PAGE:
Gauteng Police Commissioner, Lieutenant General Elias Mawela, has called for enhanced community-police relations over the election period and beyond.
This comes as the Gauteng Provincial Joints on Monday confirmed the state of readiness of the security detail in Gauteng to deliver safe and secure elections.
Police Minister, General Bheki Cele, last week highlighted the readiness of the security forces to police the general elections, which officially kicked off with the casting of special votes yesterday and today.
In a statement, the Gauteng SAPS said the province had activated the initial deployment that successfully delivered rallies of four political parties over the weekend in Johannesburg, Soweto, and the West Rand districts, with limited incidents reported.
“Deployments throughout the election period will be intelligence-driven and responsive to threat assessment per voting station. With over 2760 voting stations in Gauteng, measures have been put in place by the Provjoints in anticipation of possible security breaches that were prevalent in previous elections such as: intimidation of voters and electoral officers; obstruction of voting and the voting process; public violence and malicious damage to property; theft and common robberies at or near voting stations,” Gauteng police spokesperson Mathapelo Peters said in a statement.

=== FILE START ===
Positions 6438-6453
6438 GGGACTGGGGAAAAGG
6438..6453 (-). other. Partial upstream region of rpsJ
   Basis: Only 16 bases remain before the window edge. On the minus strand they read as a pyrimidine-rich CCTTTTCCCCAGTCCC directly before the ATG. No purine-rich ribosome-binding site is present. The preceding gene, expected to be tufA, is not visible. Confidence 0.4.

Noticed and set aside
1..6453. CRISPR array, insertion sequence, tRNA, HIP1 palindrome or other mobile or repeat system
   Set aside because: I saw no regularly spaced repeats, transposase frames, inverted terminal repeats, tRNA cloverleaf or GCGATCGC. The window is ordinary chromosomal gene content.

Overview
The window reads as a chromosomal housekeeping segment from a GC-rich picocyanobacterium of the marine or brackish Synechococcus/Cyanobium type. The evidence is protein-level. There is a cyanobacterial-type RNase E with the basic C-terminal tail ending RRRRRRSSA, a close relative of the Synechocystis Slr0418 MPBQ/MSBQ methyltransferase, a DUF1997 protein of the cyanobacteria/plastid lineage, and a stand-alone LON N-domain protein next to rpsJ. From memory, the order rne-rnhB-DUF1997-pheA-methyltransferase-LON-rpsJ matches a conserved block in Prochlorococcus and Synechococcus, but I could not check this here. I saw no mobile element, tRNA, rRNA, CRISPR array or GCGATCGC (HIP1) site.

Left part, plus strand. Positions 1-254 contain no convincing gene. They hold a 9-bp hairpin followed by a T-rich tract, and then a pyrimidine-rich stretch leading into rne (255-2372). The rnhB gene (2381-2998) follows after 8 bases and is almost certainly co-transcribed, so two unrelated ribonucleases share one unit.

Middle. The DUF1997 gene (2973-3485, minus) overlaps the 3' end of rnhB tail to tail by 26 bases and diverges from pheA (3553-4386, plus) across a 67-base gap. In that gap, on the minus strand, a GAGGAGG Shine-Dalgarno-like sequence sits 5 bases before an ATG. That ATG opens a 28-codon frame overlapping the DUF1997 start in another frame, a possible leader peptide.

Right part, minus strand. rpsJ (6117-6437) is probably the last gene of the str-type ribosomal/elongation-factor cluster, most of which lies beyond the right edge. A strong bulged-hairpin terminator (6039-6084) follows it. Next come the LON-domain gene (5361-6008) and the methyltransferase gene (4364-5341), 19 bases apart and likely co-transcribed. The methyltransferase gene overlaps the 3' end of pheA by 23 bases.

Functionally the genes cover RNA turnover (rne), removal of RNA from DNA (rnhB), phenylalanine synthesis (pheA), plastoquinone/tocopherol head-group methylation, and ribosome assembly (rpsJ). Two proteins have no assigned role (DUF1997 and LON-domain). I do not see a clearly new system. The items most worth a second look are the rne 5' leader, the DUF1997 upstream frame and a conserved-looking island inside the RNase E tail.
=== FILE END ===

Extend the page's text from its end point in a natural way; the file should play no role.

She added that the safety of children during this election period cannot be over emphasised.
“Parents must at all times be aware of the whereabouts of their children. Parents are also reminded that there is no waiting period to report a missing person. Delays in reporting a missing person could further compromise their prospects of being found,” she said.
Meanwhile, the Electoral Commission of South Africa (IEC) has published a Handbook on Electoral Offences, with a clear illustration of possible penalties such as a fine or imprisonment for a period of 5 to 10 years depending on the offence.
Members of the public are urged to familiarise themselves with the content of this handbook, or alternatively, simply refrain from acts of criminality and disruptive behaviour; and respect the authority of the presiding officer as the person in charge of the voting station.
“Safety and security forms an integral part of the IEC’s mandate to deliver free and fair elections. Police thus need the cooperation of peace loving and law abiding citizens to work with us during these elections, and together fight any criminal element that seeks to frustrate the delivery of crime-free elections,” said Mawela.